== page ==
Nigel Fletcher-Jones

American University in Cairo Press

Nigel Fletcher-Jones is the director of the American University in Cairo Press, which publishes books ranging from general interest titles on Egypt and the Middle East to Arabic literature in translation. Fletcher-Jones earned his PhD in biological anthropology from Durham University in the United Kingdom, and has worked in the UK, the Netherlands, and the US for publishers such as Elsevier, Cell Press, Nature Publishing Group, and Blackwell Publishing Inc.

Heather J. Sharkey

University of Pennsylvania

Heather J. Sharkey is an Associate Professor in the Department of Near Eastern Languages and Civilizations (NELC) at the University of Pennsylvania. She is the author of several scholarly works, including Living with Colonialism: Nationalism and Culture in the Anglo-Egyptian Sudan (University of California Press, 2003), American Evangelicals in Egypt: Missionary Encounters in an Age of Empire, (Princeton University Press, 2008), and A History of Muslims, Christians and Jews in the Middle East (Cambridge University Press, 2017). She is the editor of Cultural Conversions: Unexpected Consequences of Christian Missions in the Middle East, Africa and South Asia (Syracuse University Press, 2013); and, with Mehmet Ali Doğan, she co-edited American Missionaries and the Middle East: Foundational Encounters (University of Utah Press, 2011).

Brian Catlos

University of Colorado

Brian Catlos is a Professor of Religious Studies at the University of Colorado and is a Research Associate in Humanities at the University of California Santa Cruz.
He is Co-Director of The Mediterranean Seminar, an international forum for scholarly collaboration in Mediterranean Studies, and is a board member on various academic journals. He has authored numerous scholarly works, including the books Muslims of Medieval Latin Christendom, ca. 1050-1614 (Cambridge UP, 2014) Muslims of Latin Christendom and Infidel Kings and Unholy Warriors (Farrar, Straus and Giroux, 2015. In addition to his scholarly work, Dr. Catlos has contributed to chapters and updates for a number of guidebooks, and is the author of The Rough Guide to Languedoc & Roussillon (2010) he contributes chapters and updates for other guidebooks.

Ayman Shabana

Georgetown University

Ayman Shabana is the editor in chief of the Encyclopedia of Islamic Bioethics, a joint project of Georgetown University and Oxford University Press. Shabana is Associate Research Professor at Georgetown's School of Foreign Service in Qatar (SFS-Q). Prior to joining SFS-Q, he taught at several institutions including the University of California, Los Angeles, the University of Tennessee, Knoxville, and Florida International University. He received his Ph.D. from the University of California, Los Angeles, his MA from Leiden University in the Netherlands, and his BA from al-Azhar University in Egypt. His teaching and research interests include Islamic legal history, Islamic law and ethics, human rights, and bioethics. He is the director of the Islamic Bioethics Project, which has been supported by three consecutive grants from Qatar National Research Fund’s National Priorities Research Program. In 2012 he received the Research Excellence Award at the Qatar Annual Research Forum and during the academic year 2013–2014 he was a visiting research fellow at the Islamic Legal Studies Program at Harvard Law School.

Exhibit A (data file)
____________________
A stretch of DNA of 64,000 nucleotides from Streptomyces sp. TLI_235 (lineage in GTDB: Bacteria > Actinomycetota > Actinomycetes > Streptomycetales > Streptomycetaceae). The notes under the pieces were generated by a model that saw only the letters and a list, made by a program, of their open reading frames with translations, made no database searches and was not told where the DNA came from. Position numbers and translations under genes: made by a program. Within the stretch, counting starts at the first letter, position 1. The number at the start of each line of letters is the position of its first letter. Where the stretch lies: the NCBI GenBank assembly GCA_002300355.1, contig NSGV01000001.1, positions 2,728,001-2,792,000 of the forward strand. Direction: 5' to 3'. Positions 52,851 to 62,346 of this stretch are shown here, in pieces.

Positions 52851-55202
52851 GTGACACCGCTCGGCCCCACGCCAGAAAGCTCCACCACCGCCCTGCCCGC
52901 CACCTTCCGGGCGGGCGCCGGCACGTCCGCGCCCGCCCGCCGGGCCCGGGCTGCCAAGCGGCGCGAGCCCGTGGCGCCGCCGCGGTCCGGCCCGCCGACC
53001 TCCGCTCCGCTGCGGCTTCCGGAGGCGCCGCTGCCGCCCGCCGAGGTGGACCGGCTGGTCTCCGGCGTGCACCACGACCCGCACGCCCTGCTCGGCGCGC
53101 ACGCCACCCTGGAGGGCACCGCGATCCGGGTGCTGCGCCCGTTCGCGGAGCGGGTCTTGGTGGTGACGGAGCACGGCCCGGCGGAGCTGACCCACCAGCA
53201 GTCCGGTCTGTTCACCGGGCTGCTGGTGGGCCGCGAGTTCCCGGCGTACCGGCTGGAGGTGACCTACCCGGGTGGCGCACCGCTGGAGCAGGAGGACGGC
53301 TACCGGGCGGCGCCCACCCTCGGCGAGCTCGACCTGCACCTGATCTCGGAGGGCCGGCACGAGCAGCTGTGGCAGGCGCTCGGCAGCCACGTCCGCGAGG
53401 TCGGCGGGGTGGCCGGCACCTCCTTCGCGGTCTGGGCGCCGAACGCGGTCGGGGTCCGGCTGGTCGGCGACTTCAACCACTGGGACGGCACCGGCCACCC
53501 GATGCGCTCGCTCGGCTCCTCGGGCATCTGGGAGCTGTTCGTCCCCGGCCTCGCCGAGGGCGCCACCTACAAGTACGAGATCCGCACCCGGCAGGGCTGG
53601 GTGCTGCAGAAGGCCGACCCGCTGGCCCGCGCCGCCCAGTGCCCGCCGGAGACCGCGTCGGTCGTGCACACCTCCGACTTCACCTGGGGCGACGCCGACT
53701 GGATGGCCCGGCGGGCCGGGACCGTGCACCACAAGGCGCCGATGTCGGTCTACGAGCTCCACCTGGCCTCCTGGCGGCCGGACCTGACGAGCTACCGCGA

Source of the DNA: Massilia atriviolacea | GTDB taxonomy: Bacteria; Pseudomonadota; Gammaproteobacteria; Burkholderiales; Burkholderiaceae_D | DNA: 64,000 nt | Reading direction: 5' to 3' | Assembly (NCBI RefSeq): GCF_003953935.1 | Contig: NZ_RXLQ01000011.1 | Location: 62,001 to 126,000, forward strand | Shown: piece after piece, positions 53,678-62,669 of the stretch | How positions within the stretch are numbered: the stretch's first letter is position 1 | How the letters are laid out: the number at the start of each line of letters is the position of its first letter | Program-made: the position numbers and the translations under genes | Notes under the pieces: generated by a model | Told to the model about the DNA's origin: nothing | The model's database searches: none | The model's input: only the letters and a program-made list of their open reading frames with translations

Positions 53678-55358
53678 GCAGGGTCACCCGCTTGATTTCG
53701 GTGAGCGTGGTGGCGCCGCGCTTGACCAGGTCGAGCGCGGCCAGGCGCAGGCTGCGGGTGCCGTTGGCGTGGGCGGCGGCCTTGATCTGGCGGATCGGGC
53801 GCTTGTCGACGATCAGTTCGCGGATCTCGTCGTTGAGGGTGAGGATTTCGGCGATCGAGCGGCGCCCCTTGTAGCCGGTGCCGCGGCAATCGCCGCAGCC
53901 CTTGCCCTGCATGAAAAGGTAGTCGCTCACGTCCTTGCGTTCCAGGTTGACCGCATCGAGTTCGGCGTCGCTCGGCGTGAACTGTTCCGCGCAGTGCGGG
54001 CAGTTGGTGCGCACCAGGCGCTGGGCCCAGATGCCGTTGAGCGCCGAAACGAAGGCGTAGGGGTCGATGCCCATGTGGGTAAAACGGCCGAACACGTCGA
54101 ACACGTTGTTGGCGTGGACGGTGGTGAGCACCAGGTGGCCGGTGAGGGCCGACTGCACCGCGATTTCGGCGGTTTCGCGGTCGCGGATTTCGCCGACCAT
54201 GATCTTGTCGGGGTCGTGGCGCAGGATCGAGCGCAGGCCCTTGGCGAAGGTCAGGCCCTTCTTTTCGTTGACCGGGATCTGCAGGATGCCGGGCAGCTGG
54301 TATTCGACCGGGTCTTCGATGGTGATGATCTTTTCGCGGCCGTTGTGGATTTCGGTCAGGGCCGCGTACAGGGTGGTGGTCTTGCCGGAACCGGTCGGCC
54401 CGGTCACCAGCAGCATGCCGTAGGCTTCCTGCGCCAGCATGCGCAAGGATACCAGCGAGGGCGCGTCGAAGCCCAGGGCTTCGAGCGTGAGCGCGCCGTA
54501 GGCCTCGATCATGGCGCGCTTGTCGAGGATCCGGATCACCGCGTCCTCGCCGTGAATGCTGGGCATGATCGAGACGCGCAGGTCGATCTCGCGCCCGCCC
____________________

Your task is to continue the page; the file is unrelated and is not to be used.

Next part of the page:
Samar Habib

Samar Habib is a writer, researcher, and scholar whose work focuses mainly on gender and sexuality in the Arab world and in Islam. Among her recent works is Female Homosexuality in the Middle East: Histories and Representations (Routledge, 2012).

Peter Mandaville

George Mason University

Peter Mandaville is Professor of International Affairs in the Schar School of Policy and Government at George Mason University. From 2015 to 2016 he served as Senior Adviser in the Secretary of State's Office of Religion & Global Affairs at the U.S. Department of State where he led that office's work on ISIS and sectarian conflict in the Middle East. He is the author of several books, including Islam & Politics (2014), as well as articles appearing in the International Herald Tribune, The Guardian, The Atlantic and Foreign Policy.

Ayman Shihadeh

SOAS University of London

Ayman Shihadeh is an intellectual historian of the Islamic world, specializing in the history of philosophy and theology. He is the author of numerous works on the Avicennan philosophical tradition, and is the editor of the Islamic Translation Series (Brill) and the Bulletin of the School of Oriental and African Studies.